The Berlin Experiment
My Berlin Project: It always seemed to me that time is accelerated in Berlin. I arrived in Schoneberg in 1985 when the city was split into East and West and even then there was (depending on which part of the city you were in) a funk of the 1930s, 40’s or 50’s about. Very ethereal and very exciting - but on the quiet. Of course the city (both cities, actually) has changed radically since then and every time I return I find that architects and city planners have seen fit to re-arranged my memories.

I struck up a conversation with an elderly couple from Prenzlauer Berg over coffee one afternoon and found that they had experienced the same phenomenon in Berlin, continuously over the last seven decades beginning with their earliest memories as children. They called it - the attempt at a proper translation and as near as I could make of it - is “the spilling over of the years on each other”.

Since that splendid conversation I have been thinking about how to convey this visually and planned my next trip to Berlin with this experiment in mind.
Like all experiments, it didn’t turn out exactly as I envisioned. I shot hundreds of photos and ended up with less than twenty finished pieces. But I learned a lot when theory met practice on the street. In many cases it was impossible to stand where the original photographer had taken their photo – the spot no longer existed or was taken while standing on a pile of rubble or the steps of a building that had been bulldozed away in reconstruction. In many cases I couldn’t fit in enough of the contemporary landscape to make the time displacement work through the lens., and I was often interrupted by tourists and Berliners (sometimes entire groups on tour!) who were interested in what I was about; Plenty of enjoyable conversations, to be sure, but distracting from the work and the days flew by.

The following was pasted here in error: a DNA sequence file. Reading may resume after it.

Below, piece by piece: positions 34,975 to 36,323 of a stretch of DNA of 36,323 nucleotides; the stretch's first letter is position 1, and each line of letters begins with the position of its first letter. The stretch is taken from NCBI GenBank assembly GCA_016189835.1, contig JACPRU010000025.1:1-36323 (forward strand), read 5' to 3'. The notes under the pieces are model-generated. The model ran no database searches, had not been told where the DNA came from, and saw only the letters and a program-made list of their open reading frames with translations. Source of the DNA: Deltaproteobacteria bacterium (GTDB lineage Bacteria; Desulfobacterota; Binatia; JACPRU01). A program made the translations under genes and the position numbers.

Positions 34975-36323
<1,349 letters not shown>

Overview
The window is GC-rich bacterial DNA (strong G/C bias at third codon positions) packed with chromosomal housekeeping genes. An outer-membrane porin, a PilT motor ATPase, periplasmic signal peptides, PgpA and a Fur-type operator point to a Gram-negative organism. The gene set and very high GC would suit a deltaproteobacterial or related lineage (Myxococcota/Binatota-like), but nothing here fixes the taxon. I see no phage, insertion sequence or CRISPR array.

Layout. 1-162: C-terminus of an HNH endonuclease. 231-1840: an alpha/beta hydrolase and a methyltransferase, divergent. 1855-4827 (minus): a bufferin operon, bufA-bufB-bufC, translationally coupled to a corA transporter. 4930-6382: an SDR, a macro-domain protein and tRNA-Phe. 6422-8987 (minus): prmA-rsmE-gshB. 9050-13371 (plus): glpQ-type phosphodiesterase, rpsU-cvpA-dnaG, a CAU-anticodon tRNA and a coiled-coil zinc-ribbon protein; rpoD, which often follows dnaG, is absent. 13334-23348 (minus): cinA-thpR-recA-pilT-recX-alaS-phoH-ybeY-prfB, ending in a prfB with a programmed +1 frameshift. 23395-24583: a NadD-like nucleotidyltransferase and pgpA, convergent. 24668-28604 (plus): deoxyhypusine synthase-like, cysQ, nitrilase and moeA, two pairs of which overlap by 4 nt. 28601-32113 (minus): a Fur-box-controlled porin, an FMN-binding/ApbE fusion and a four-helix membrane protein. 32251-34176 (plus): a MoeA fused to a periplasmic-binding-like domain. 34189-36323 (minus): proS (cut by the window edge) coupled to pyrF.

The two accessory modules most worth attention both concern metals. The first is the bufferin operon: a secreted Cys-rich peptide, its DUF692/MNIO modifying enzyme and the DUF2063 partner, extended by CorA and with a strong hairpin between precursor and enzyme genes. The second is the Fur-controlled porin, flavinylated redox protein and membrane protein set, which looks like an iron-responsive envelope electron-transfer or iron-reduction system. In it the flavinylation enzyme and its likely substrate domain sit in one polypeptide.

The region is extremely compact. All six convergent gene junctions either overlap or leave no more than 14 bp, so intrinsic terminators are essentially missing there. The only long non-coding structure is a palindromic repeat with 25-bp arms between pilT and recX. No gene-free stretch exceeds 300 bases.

While compiling my shoots I found that there were too many post war photos of destruction. Berlin for me was always a very up-beat place (even when divided) and I was able to find some wonderful fashion photo shoots from the 1950’s and 60’s to lighten the collection. If anyone knows the photographer's attribution for these shots, I’d be very obliged if you sent me an email.
Lastly, I want to Thank and draw appreciation to the work of two photographers of grit and genius: The great U.S. photo journalist and war correspondent Robert Capa and the Ukrainian-born Red Army photojournalist Yevgeny Khaldei. Titans of the visual arts!
www.icp.org/museum/exhibitions/robert-capa-1913-1954
www.rferl.org/content/article/1144539.html
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